educational systems, I know there is much we can learn from the Japanese people in this area and others. And, they are certainly very open and interested in learning more about America and hearing from our people. Throughout Japan, I experienced remarkably welcoming, kind and polite people. Whether in a store, restaurant, office building or riding public transportation, our group was greeted warmly and sent off with a bow and gratitude. One thing is for sure: I look forward to returning to Japan. I am so grateful for our Consul-General Hirakoba, the Japanese government and the Japan International Cooperation Center for continuing to build positive relationships between America and Japan. I have many new friends and lessons learned that I will treasure for a lifetime.


Chair, Asian Education Advisory Council (AEAC), Denver Public Schools National Board Certified Music Teacher An Education in Japan | asian avenue magazine


Jeanette Martinez and Chai Saignaphone, the loving parents of Jaidison, manage the Instagram account @modeling_with_downs to raise awareness about Down syndrome.

By Annie Guo VanDan

Modeling with Downs Jaidison Saignaphone is changing the face of cuteness!

There is a saying that goes, ‘If you have seen one individual with Down syndrome, you have only seen ONE individual with Down syndrome.’ Just because two people are diagnosed with the same thing, doesn’t mean they will have the same life experiences. Everyone is different and everyone grows at their own pace. Photos by Maria Tripodi


February 2019 | Cover Story

He has brought so much joy and happiness to our family, and he loves to share his happiness to anyone and everyone! The only thing Jaidison does not share is, his food! Jaidison Saignaphone (age 8) loves to run, jump and ride his bicycle. At the time he was diagnosed with Down syndrome, his parents were told he may never be able to walk or talk. At eight years old, Jaidison Saignaphone enjoys some of the best things in life—playing basketball and soccer, eating at his favorite restaurants and traveling the world. When Jaidison was born, he was diagnosed with Down syndrome. According to the CDC, Down syndrome continues to be the most common chromosomal disorder. Each year, about 6,000 babies are born with Down syndrome in the US (1 in every 700 babies). In 2016, his parents Chai Saignaphone and Jeanette Martinez began the Instagram account @modeling_with_ downs as a way to share the day-to-day experiences of Jaidison and shift any negative perceptions about Down syndrome. According to Jeanette: “We want to show the rest of the world that although Jaidison has Down syndrome, it has not stopped him from laughing at his favorite shows, going to school, making friends, shopping at the mall or being a lovable son. And that’s why Modeling with Downs exists, to show that you can live your life no matter what.” Jaidison knows what he wants and isn’t afraid to express himself. The photos shared on the account highlight his silly personality as well as his active involvement with Down syndrome organizations and communities. Looking Back When Sysanga Saignaphone heard the news that her nephew Jaidison had Down syndrome, she was heartbro-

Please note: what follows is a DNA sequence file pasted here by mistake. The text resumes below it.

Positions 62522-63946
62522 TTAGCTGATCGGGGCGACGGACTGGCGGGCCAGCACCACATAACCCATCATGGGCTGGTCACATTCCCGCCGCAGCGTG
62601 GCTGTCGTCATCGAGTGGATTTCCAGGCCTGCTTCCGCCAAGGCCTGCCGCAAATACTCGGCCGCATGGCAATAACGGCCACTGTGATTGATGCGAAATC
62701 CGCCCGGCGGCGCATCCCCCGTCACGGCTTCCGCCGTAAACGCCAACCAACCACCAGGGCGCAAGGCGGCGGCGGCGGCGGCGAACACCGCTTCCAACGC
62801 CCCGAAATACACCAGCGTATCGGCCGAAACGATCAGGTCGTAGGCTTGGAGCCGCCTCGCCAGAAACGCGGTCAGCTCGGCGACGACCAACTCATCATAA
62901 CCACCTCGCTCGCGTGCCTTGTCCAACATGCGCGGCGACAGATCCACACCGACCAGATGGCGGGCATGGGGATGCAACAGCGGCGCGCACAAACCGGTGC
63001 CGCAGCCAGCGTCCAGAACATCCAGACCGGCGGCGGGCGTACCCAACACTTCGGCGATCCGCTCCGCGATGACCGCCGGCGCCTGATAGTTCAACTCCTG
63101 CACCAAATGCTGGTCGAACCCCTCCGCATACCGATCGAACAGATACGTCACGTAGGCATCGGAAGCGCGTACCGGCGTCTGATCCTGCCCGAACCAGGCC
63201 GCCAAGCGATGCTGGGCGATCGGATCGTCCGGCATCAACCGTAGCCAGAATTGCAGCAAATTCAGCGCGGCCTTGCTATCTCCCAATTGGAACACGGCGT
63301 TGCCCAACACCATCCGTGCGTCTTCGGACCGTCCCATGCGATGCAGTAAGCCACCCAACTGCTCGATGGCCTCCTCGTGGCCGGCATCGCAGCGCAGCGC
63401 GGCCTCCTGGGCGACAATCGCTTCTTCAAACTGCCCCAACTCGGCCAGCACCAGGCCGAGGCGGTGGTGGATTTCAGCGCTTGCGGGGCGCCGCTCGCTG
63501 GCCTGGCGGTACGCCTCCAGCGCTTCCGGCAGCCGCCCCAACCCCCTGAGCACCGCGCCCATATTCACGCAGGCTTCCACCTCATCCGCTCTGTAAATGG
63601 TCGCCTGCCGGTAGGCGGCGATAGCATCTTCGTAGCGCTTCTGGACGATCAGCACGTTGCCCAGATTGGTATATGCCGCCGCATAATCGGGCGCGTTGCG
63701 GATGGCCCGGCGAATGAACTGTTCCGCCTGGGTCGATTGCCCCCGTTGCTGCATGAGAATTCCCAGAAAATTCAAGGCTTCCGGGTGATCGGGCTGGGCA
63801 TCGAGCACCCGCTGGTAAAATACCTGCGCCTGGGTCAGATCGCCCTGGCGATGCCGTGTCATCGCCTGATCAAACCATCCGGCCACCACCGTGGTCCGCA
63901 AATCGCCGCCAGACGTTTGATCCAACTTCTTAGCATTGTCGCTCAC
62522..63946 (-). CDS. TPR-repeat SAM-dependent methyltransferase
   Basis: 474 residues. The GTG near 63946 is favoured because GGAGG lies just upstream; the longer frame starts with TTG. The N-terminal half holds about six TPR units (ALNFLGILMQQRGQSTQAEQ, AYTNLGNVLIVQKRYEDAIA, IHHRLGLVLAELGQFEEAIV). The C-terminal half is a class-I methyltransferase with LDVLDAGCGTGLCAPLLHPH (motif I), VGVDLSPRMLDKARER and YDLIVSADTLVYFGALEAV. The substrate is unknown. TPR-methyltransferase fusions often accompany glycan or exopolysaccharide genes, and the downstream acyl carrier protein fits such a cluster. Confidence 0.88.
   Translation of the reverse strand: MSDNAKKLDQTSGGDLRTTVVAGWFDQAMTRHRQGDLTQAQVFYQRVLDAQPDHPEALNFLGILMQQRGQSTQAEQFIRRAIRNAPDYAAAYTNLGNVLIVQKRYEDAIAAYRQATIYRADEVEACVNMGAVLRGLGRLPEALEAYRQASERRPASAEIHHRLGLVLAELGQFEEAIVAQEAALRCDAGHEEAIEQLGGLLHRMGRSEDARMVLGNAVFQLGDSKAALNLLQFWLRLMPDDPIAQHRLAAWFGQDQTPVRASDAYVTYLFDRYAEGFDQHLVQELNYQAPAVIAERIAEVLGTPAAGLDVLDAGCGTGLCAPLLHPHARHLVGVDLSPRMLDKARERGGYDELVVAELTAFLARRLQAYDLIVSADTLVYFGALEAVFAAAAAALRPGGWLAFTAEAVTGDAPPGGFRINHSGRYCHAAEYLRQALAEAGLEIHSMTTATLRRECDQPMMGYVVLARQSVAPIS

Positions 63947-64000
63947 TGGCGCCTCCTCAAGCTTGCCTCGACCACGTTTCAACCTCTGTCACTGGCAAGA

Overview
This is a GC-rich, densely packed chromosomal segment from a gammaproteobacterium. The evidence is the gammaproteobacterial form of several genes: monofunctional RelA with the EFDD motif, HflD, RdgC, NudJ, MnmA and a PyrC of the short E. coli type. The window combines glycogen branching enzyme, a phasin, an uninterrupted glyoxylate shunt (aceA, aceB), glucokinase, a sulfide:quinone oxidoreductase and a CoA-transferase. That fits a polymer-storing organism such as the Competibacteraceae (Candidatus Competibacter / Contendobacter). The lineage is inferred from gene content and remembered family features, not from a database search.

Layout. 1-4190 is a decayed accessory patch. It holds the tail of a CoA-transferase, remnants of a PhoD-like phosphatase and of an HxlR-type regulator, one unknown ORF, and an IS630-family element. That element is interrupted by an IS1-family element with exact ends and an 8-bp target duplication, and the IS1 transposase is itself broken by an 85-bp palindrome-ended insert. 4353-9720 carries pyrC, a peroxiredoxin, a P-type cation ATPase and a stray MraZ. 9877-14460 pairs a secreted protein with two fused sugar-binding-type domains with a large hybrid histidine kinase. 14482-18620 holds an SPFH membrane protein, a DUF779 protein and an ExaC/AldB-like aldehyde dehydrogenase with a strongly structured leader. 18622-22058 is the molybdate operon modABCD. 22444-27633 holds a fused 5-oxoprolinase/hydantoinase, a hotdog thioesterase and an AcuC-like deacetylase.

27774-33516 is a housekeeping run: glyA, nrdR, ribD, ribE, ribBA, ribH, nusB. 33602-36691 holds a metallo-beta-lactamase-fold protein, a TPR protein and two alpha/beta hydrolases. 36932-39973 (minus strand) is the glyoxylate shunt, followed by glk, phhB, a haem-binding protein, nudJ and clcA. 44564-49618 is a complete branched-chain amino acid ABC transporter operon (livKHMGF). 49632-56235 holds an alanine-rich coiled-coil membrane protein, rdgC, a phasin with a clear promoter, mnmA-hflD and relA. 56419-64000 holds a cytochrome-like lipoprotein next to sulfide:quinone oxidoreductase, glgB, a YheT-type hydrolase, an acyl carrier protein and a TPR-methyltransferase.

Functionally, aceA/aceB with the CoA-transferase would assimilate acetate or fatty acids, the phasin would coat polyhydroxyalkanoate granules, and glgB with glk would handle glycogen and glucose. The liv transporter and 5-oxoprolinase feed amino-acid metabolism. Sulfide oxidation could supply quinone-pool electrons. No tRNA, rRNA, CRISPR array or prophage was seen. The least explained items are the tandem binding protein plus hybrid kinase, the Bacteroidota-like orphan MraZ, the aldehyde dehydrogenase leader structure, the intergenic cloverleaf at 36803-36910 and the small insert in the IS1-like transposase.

ken. She said it was difficult at first, since it was all new for their family. Now as Sysanga reflects on the past eight years, she says, “Jaidison has grown to be such a lovable boy with unrestricted love for anyone.” “We have learned and shared so many challenges and experiences together as a family, especially his parents Jeanette and Chai. I am so proud to see how much they have done for Jaidison.” Jeanette, who is Mexican-American, and Chai, who is Laotian-American, met while both working at Wal-Mart in 2009. Chai asked her out to a movie one day, and the rest is history. Who knew that their son Jaidison would later be born on the same day as their anniversary? It may not have been a romantic love story, Jeanette says, but it was a love that was meant to be. Giving a Baby the Best Life Possible “After giving birth, we were informed that our baby showed physical signs of Down syndrome,” says Jeanette. “One week later, the doctor told us that he was positive for Down syndrome. I tried to remain calm, but when I went back to my room, I cried.” “We were also told that Jaidison may not be able to walk or talk due to the diagnosis, and all I felt was depressed.” And then, the news got worse. After Jeanette was discharged from the hospital, the doctor called and said three Modeling with Downs | asian avenue magazine